Summary:

German e-reading service txtr hopes to take on Amazon and Apple by becoming the biggest provider of third party reading apps — and a deal with four major American publishers and a New York office could be the latest steps in that journey.

txtr

When you think of e-readers, you probably picture the hardware first: the Kindle, Nook, iPad or maybe even a Kobo. But not all digital reading takes place on one of these devices — and to try and capitalize on that, upstart txtr has just announced deals with four major U.S. publishers.

Although the Berlin-based company, headed up by local entrepreneur and super-angel Christophe Maire, did previously try to make its own physical e-reader, it now focuses on providing its own e-reading apps for use by third parties. That includes a number of significant customers, including white-label stores for the likes of Samsung, Toshiba, T-Mobile, the UK book chain Foyles and the Dutch e-tailer bol.com.

It already had content deals with Random House and a few others, but it’s now adding to its roster with deals to add titles from Hachette, Houghton Mifflin Harcourt, Wily and Penguin — as well as the Ingram Content Group’s Core Source Plus program.

“The strength of txtr is this: its international operations in terms of store management, e-commerce, and publisher relationship management,” chief commercial officer Thomas Leliveld said. The deal, he added, meant that “the txtr catalogue soon will rival that of long-established U.S.-based e-book companies.”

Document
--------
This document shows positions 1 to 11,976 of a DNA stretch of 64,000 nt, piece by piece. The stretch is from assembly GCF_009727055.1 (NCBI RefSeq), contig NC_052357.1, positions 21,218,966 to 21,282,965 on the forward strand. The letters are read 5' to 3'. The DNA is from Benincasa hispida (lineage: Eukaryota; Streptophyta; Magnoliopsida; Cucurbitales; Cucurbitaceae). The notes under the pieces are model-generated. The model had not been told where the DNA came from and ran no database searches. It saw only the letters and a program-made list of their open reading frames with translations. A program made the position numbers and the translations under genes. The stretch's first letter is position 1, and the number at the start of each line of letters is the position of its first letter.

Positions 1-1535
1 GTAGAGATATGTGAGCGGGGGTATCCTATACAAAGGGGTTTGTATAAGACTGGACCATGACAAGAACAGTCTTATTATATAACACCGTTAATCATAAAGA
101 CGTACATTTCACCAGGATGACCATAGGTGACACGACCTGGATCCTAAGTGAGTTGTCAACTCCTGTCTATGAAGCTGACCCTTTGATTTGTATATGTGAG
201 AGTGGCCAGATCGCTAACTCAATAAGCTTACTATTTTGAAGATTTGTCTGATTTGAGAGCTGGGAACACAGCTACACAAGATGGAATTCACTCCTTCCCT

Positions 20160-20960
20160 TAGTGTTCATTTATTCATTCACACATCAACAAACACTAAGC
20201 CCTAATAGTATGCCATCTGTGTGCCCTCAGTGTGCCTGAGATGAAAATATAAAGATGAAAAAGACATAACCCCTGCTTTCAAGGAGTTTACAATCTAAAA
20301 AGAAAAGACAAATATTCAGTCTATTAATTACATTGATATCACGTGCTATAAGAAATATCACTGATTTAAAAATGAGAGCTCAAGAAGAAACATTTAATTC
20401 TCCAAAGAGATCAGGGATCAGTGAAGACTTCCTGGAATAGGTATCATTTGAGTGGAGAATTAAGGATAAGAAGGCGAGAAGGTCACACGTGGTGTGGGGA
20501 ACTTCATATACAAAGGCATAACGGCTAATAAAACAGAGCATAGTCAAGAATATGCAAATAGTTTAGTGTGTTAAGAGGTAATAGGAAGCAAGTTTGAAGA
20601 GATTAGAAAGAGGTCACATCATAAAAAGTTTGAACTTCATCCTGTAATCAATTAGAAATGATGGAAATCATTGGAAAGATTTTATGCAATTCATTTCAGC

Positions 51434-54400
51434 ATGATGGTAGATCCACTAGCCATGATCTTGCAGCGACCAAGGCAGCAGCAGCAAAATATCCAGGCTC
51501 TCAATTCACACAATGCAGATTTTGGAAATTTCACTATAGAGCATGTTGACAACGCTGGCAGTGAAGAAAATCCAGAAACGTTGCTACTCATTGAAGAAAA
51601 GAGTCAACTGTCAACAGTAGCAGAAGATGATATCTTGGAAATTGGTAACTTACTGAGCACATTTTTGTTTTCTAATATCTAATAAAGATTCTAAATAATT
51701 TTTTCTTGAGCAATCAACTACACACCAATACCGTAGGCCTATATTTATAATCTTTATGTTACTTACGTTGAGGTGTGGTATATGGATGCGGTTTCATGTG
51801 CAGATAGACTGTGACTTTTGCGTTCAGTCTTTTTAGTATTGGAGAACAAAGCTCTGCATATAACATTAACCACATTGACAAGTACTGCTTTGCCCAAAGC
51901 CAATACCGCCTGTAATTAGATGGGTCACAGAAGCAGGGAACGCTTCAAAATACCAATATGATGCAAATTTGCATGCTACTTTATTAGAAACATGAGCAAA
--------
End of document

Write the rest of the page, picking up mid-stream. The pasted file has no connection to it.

Not only has the company (which is quarter-owned by U.S. omnicorp 3M) inked these new publisher partnerships, but it’s also opening a New York office under the leadership of Dan Vidra, a 12-year veteran of Simon & Schuster. According to Vidra, the U.S. push is a “natural extension” for the firm, given that many of its device-manufacturer partners are also present in that market.

“The USA is the world’s largest and most advanced e-book market. This makes it necessary for a global e-book player to have a presence,” Vidra said.

Txtr already runs more than 25 local-language e-book stores. Sure, it’s hard to imagine it going head-to-head with the Kindle or the Microsoft-backed Nook, but that’s not really the game txtr is playing.

Fact is, as long as device manufacturers and telcos want to resist ceding content control to Amazon and the rest, they will want to bundle other e-reader apps alongside their products and services. Here txtr comes up against rivals such as Bluefire — but the Vidra hire and publisher deals announced this week could give it an edge over its competition.

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